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How long does it REALLY take to learn ___?

  Tags: Time to learn
 Language Learning Forum : Learning Techniques, Methods & Strategies Post Reply
15 messages over 2 pages: 1 2  Next >>
victorhart
Bilingual Tetraglot
Groupie
United States
mandarinexperiment.o
Joined 1892 days ago

66 posts - 155 votes 
Speaks: English*, Portuguese*, Spanish, French
Studies: Mandarin

 
 Message 1 of 15
01 November 2014 at 8:41pm | IP Logged 
Many of you are already familiar with the ILR Scale and Foreign Service Institute
(FSI) estimates, based on extensive empirical observation, of how long it takes to
learn a variety of languages. Just in case, here are a couple of links:

http://en.wikipedia.org/wiki/ILR_scale
http://web.archive.org/web/20071014005901/http://www.nvtc.go v/lotw/months/november/learningExpectations.html

When this information is cited, people often focus exclusively on the classroom hours.
For example, for an adult native English speaker who is highly educated, motivated and
already a polyglot, learning a Category 1 language like Portuguese from scratch to
ILR 3 level takes approximately 600 class hours.

However, it is essential to note that the FSI students are also dedicating 3-4 hours
daily to directed self-study, and no mention is made of possible additional contact
with the language during “free” time. The latter would become especially relevant for
Category 4 languages, where an entire year of study is done in-country. I’m assuming
many students, during their free time, are watching TV in L2, in addition to going out
and making friends.

I also have not found information as to how long one would take on average to get from
ILR 3 to ILR 4 and then ILR 5. My guess is that you would have to approximately double
the total time in each case, because of the law of diminishing returns. For example,
while knowing 5,000 words might get you to ILR 3 because they represent 95% of the
spoken and written language (these numbers are fictitious and meant only to
illustrate), you might need 10,000 words to get to 98% comprehension or ILR 4 because
word frequencies diminish so much, and 20,000 to attain 99.8% comprehension or ILR 5
(educated native equivalency level). Idiomatic expressions, colloquialisms, cultural
references, and native-like pronunciation and accent are necessary to get to these
higher levels (especially ILR 5), which also can take a ridiculous amount of time to
achieve (if ever).

I should also note that in my opinion, as long as you are highly focused and engaged,
avoiding certain pitfalls, and consciously trying to learn and improve, whether you
are studying formally or immersing yourself in reading and conversation, you will be
progressing efficiently. Therefore it is reasonable to sum formal study to self study
and even informal contact (as long as it is highly engaged and deliberate).

An additional question mark for me is that the FSI references only speaking and
reading levels 3, whereas writing is not mentioned. Writing, especially with non-Roman
alphabets, is an entirely different skill.

Based on these lines of reasoning, I have come up with a little table to estimate how
many hours of study/immersion it really takes a native English speaking adult polyglot
to achieve ILR levels 3, 4, and 5. Basically, all I did was add the FSI class hours to
the self-study hours (putting both at the higher end) to get total hours to ILR 3,
then doubled that amount to ILR 4, which I doubled again to ILR 5. I did not consider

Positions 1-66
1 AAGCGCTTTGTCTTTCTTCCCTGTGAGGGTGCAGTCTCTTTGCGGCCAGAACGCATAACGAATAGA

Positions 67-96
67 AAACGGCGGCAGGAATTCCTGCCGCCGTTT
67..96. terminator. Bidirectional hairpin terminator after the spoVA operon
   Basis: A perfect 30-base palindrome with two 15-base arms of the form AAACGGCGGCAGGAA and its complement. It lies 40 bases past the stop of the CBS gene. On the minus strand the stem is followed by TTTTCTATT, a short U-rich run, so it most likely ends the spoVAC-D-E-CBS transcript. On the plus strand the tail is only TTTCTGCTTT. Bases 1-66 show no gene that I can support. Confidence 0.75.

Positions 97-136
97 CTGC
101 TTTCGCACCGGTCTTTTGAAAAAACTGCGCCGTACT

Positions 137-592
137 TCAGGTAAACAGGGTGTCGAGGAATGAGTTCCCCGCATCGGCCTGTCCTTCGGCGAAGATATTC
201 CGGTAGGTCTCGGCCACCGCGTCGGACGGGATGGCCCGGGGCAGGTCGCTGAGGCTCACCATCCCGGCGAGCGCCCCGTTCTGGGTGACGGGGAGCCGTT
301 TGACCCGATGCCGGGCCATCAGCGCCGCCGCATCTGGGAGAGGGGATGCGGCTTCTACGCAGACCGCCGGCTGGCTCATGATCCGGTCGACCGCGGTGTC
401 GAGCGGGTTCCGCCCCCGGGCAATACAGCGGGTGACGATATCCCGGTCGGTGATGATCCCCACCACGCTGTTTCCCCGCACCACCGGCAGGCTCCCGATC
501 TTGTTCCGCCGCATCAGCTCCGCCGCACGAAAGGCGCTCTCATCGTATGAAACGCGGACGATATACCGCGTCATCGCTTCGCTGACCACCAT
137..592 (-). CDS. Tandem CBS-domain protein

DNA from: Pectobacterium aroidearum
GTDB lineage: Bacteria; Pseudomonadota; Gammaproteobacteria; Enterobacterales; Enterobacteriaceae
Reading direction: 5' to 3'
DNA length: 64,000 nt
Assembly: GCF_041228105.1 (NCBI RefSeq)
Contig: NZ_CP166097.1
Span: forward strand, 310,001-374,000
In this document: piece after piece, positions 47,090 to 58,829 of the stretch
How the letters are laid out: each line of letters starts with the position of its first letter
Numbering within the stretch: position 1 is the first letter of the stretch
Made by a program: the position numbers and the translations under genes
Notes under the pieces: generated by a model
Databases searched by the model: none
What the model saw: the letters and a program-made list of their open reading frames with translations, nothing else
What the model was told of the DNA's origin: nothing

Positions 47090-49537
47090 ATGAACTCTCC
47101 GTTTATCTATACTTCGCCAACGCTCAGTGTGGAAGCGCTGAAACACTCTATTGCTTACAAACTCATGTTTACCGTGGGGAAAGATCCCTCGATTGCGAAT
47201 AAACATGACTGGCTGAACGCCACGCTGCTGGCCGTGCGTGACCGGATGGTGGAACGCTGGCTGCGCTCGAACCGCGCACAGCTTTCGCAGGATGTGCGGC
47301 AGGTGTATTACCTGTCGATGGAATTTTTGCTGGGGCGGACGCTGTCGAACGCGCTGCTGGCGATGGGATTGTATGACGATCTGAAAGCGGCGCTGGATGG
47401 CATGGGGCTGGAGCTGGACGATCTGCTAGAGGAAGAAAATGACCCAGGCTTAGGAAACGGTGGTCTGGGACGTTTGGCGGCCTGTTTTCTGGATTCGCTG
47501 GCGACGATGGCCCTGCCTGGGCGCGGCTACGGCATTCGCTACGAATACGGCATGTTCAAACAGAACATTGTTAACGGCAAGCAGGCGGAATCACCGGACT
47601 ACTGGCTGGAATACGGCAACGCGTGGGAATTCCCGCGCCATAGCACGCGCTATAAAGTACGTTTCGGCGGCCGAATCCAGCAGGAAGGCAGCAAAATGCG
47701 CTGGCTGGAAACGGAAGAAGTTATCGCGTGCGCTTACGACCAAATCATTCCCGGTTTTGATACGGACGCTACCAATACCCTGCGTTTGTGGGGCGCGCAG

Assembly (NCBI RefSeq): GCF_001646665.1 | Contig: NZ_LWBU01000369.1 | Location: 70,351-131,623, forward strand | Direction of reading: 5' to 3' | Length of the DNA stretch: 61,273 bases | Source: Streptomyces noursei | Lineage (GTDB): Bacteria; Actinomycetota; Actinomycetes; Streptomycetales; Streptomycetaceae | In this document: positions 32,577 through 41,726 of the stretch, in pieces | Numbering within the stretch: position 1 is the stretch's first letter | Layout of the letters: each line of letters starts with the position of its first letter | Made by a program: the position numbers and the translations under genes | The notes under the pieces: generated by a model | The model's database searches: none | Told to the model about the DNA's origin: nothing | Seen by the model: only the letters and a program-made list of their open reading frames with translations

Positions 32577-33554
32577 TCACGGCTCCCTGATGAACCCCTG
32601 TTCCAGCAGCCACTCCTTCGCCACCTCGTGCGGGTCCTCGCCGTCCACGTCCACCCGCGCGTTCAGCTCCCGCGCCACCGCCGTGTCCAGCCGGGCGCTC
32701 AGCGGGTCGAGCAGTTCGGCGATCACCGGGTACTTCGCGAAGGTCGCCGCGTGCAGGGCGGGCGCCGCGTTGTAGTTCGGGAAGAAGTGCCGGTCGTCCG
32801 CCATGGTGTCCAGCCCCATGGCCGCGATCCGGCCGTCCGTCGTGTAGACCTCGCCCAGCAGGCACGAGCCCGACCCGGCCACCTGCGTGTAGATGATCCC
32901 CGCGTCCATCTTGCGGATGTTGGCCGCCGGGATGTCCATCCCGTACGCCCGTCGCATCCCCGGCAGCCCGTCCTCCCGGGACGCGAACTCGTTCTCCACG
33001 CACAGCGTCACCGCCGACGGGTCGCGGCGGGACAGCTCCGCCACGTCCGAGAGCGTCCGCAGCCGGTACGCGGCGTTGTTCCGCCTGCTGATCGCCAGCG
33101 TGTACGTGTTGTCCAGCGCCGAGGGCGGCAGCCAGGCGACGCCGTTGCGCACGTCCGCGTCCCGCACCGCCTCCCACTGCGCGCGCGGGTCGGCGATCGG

any additional time for "free" study or for learning to write, though a more careful
estimate probably should.

Unfortunately, I do not know how to paste or create tables here, so I'm separating
columns with a backslash (/).


Cat. / FSI class hours / FSI self-study / ILR 3 / ILR 4 / ILR 5

1 / 600 / 576 / 1176 / 2352 / 4704
2&3 / 1100 / 1056 / 2156 / 4312 / 8624
4 / 2200 / 2464 / 4664 / 9328 / 18656


These are obviously wild estimates that would allow for a tremendous amount of
variation. My purpose here is not to provide any answers, but rather to initiate a
discussion and try to reach a consensus or a better level of understanding through
this forum.

Partly for fun, and partly as a basis of comparison, I also made rough estimates of
how long it took me to get to levels 3, 4, and 5 for French, Spanish, and Portuguese
(all Category 1 languages for me). I should note that my French is very rusty and in
this case I have projected that I would need an additional 2 months or 365 hours to
attain Level 3 for French (which is included in the total). Spanish undoubtedly
benefited tremendously from my Portuguese. In this regard, it would be easier than a
Category 1 language for me. I have also included English (my maternal tongue), which I
learned to an educated native level as a child, and Mandarin, in which I still
consider myself a total beginner. The Year / Age is when I attained the level I
estimated in the previous columns, and Hours refers to a very rough estimate
of how many hours I had of CONTACT with the language, including a tiny bit of formal
study in each case but MUCH MORE informal contact (mostly conversation and reading).

One of the reasons the hours are in general much higher than my above estimates (based
on ILR numbers) is that the learning occurred over many years or decades, and was
therefore subject to a continuous process of forgetting and recuperating.


Language     Subjective level     IRL Level     Year / Age     Hours

Portuguese / Native / 5 / 2003 / 8,232
Spanish / Semi-native fluency / 4 / 2010 / 2,018
French / Advanced Fluency / 3 / + 2 months / 1,220

Mandarin / Total beginner / 0 / - / 170
English / Native (maternal) / 5 / 12 yrs / 23,660


I have records of exactly how I reached these rough estimates, and can provide a lot
of further context, details, and interpretation on my personal language studies /
acquisition if anyone is interested.

One of the many reasons I am interested in this issue is to better contextualize my